Things that Go Boom! (Helping Your Dog Cope with Fireworks)


July 4th—the day many a dog has been dreading all year long. Even before the 4th, Nantucket revelers are lighting off fireworks (illegally) at beach parties or in their own back yards. And your dog is not happy. And he or she may run. In fact, nationwide, more dogs run off on the fourth of July and end up in “the pound” than on any other day.

Unlike thunderstorms, there are no warning signs for fireworks—no pick up in the wind or drop in barometric pressure, so the sudden crack of a firework catches dogs off guard. In addition, a dog’s hearing is much more acute than ours. So what to us is perceived as an (admittedly loud) boom, to them sounds terrifying. And they run—it’s instinctual.

You can help your dog get through this night relatively unscathed.

If you have a few months of prep time, you can try desensitization—play recordings of fireworks at different times of day. Do it completely randomly and go about your business. This will help your dog learn that nothing bad happens and that it’s just part of an average day.

If the Fourth is already upon you, try some (or all) of the following methods to support the shaking, drooling, panting, whining mess that your dog becomes before she heads straight into the shower stall to hide:

  • First and foremost, be sure your dog is good and tired out. A long LEASHED walk will tucker him out and calm him down. If you are going to go leashless, go in the early morning, when no one will yet be thinking of blasting off random practice fireworks.
  • As afternoon approaches, bring your dog inside. Dogs in yards with electric fences can still bolt. And dogs can dig under or scale over a fence with enough motivation or terror. The safest place is going to be inside your house.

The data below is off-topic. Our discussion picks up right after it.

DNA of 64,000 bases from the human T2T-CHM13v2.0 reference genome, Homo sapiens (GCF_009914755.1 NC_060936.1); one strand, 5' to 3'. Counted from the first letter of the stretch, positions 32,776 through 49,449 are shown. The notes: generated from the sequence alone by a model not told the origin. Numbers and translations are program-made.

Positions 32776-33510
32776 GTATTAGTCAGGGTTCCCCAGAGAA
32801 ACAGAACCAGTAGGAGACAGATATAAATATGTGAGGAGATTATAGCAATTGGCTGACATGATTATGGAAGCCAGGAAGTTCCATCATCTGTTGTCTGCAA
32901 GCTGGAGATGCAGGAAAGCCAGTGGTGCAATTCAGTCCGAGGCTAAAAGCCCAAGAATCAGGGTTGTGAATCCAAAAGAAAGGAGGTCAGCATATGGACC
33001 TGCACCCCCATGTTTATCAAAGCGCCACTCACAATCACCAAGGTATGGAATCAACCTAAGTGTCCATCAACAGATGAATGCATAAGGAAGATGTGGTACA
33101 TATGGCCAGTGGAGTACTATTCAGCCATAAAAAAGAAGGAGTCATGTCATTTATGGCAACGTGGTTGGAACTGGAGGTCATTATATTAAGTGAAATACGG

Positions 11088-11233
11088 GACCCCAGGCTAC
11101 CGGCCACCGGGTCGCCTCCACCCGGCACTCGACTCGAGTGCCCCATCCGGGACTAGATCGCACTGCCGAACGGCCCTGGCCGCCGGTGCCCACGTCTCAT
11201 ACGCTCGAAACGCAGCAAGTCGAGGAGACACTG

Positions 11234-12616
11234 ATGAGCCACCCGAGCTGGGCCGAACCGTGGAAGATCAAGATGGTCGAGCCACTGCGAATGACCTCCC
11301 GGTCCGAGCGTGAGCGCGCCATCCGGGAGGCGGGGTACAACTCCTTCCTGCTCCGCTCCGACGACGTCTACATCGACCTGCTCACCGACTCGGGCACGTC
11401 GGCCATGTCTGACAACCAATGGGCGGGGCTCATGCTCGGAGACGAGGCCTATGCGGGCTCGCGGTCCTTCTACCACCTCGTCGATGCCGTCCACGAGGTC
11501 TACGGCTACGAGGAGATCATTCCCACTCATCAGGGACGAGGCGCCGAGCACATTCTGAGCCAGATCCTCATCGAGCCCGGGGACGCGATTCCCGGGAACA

• Put a collar on your dog with tags that include your current home and cell phone numbers and address. If you are away and you have a petsitter, you should put the sitter’s phone number somewhere on the collar. If the dog ends up at the shelter and they try to call you, and you are in timbuktu, they won’t be able to reach you and Fido is in jail for the night, now terrified not only of the fireworks, but of lock up, too.
  • Create a safe haven for your dog—in his favorite room with you or in a crate with the best chew toy he has, if he is crate-trained (don’t, however, use the 4th of July as the night to START crate-training your dog).
  • Dog massage or Tellington Touch (http://www.ttouch.com) are tactile options to help calm your dog and have the added benefit of quality one-on-one time with your pooch.
  • If you are out of the house for the night, put her in a room that she can’t get out of and be sure all of your exit doors are securely closed.
  • If you are at home, remain calm. Act as if nothing is wrong, and don’t coddle your dog— that just proves to him something is indeed wrong! (If you are stressed, your dog is stressed.)
  • Distract with games and favorite toys. This is a great time to try search games within the house—hide a few really good, stinky treats under things and then let your dog go in search.
  • Turn on a white noise machine, TV or radio, or play one of the “Through a Dog’s Ear” CDs, which are compilations of soothing sounds geared to the canine ear (available on iTunes).
  • Try a thundershirt—a kind of shirt that tightly swaddles your dog. Thundershirts need to be “practiced” weeks or months pre-thunder/fireworks. Otherwise, your dog will start to associate the shirt with the loud scary noises and become afraid of the shirt itself.
  • Try a calming spray or collar (there are several on the market) or a little Rescue Remedy (just 2 drops) in your dog’s water the day of the fireworks. Melatonin can also be used—Annye’s probably has it.
  • For the worst cases, your vet can prescribe a sedative that you give a little before the fireworks start. However, if you give your dog Acepromazine, you may want to read this article.

If the worst happens and your dog does dash off during the fireworks, call the Animal Control Officer (508-228-1212). Then call Nantucket Safe Harbor for Animals (508-825-2287). All stray dogs found by the Animal Control Officer are brought to the shelter at 11 Crooked Lane, side door.

And then read this info on what to do if you are missing a pet.

With enough planning ahead, you and your furry friends can get through this day (and summer). “Hear” it from you dog’s ears, take necessary precautions, and let the booming begin!